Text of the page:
Kantonsspital St.Gallen

FDG PET for mucosal malignant melanoma of the head and neck

Gerhard W Goerres, Sandro Stöckli, Gustav K Von Schulthess & Hans C Steinert

abstract OBJECTIVES/HYPOTHESIS: To evaluate imaging findings using positron emission tomography (PET) and 18F-fluorodeoxyglucose (FDG) in mucosal malignant melanoma (MMM) of the head and neck. STUDY DESIGN: Retrospective evaluation. METHODS: Eighteen PET examinations were performed for initial staging and/or follow-up in 10 patients with MMM. Medical records of 6 male and 4 female patients (age range, 43--81 y; mean, 67 y) were reviewed retrospectively with regard to the patients' history, symptoms, and clinical course. Primary melanoma elsewhere in the body was excluded at the time of diagnosis. RESULTS: All MMM were visible in staging PET examinations, but FDG uptake depended on lesion size and anatomic site. Big lesions with a nodular growth, as seen in pathologic specimens, were better visible compared with lesions with a more superficial spread within the mucous membranes. Lesions in the anterior part of the nasal cavity were more difficult to detect than those in the posterior sinonasal complex because of possible interference with nonspecific uptake in muscles of the mouth and pronounced appearance of the skin when imaging was performed using filtered back projection without attenuation correction. CONCLUSION: We found that MMM of the head and neck can be visualized using FDG PET. Furthermore, locoregional and distant metastases can be evaluated much like those of cutaneous malignant melanoma. Therefore, PET may be suitable for the staging and/or restaging of these patients. Further studies have to elucidate the potential role of FDG PET in patient management.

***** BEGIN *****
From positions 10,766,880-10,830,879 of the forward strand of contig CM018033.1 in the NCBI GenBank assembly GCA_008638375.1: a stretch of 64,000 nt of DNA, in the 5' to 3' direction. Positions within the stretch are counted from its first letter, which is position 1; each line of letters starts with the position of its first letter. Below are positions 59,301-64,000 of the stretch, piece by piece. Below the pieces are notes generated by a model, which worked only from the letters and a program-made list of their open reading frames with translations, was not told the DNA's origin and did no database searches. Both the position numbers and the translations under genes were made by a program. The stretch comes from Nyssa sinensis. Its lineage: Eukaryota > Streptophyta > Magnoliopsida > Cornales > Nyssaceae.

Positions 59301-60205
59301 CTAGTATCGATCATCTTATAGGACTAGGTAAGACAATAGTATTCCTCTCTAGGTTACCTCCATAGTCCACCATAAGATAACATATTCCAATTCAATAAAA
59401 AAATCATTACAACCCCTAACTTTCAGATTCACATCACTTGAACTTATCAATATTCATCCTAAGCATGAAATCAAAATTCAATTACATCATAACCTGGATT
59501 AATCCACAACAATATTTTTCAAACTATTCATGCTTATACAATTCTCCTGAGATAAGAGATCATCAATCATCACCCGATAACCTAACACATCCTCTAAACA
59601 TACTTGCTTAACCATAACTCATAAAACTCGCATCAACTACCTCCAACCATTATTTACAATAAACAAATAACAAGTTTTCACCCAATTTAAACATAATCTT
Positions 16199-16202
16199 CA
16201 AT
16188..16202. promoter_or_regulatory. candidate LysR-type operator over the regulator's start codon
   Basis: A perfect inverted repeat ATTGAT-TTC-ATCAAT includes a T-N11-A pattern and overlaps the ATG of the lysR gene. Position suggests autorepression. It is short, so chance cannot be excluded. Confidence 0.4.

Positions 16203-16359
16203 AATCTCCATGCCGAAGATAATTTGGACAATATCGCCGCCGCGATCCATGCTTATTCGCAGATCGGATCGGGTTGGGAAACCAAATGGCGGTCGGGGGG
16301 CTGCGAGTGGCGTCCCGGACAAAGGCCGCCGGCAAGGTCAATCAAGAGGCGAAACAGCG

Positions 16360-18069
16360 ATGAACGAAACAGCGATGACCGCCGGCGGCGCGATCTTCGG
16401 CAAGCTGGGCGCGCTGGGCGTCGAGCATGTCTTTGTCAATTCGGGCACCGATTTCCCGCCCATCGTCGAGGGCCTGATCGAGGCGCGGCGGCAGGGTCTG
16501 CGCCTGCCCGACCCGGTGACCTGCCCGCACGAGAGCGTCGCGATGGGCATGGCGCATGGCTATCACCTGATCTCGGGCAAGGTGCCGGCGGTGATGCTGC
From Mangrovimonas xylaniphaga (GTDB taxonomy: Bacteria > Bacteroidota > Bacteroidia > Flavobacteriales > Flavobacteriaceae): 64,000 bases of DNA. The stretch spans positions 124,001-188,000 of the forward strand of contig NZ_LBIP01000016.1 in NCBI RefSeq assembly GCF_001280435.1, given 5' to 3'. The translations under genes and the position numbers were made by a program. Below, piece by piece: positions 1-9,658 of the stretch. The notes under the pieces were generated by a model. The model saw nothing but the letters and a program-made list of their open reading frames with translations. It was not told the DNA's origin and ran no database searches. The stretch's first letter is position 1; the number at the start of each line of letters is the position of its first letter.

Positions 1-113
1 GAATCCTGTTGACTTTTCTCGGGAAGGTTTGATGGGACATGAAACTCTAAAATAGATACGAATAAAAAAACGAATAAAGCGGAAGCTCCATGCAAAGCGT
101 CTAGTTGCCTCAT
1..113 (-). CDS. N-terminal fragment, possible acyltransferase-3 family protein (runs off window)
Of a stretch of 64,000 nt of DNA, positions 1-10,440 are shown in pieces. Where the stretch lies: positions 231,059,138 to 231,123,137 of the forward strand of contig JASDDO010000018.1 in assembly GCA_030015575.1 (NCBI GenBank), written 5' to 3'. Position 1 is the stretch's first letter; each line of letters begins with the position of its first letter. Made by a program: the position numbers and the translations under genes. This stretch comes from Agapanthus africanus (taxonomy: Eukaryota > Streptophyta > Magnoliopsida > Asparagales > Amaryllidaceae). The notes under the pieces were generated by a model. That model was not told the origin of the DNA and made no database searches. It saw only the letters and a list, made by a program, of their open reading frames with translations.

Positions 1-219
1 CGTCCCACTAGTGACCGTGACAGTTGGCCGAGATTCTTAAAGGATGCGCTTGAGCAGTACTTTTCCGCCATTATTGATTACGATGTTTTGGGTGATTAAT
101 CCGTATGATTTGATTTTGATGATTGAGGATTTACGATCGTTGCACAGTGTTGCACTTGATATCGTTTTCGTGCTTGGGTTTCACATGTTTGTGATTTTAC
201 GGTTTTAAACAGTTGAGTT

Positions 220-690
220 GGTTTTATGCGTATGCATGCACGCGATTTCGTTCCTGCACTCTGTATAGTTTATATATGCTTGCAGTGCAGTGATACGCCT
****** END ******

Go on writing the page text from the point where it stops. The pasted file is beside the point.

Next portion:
citation Goerres G W, Stöckli S, Von Schulthess G K, Steinert H C. FDG PET for mucosal malignant melanoma of the head and neck. The Laryngoscope 2002; 112:381-5.
type journal paper/review (English)
date of publishing 2-2002
journal title The Laryngoscope (112/2)
ISSN print 0023-852X
pages 381-5
PubMed 11889401
DOI 10.1097/00005537-200202000-00032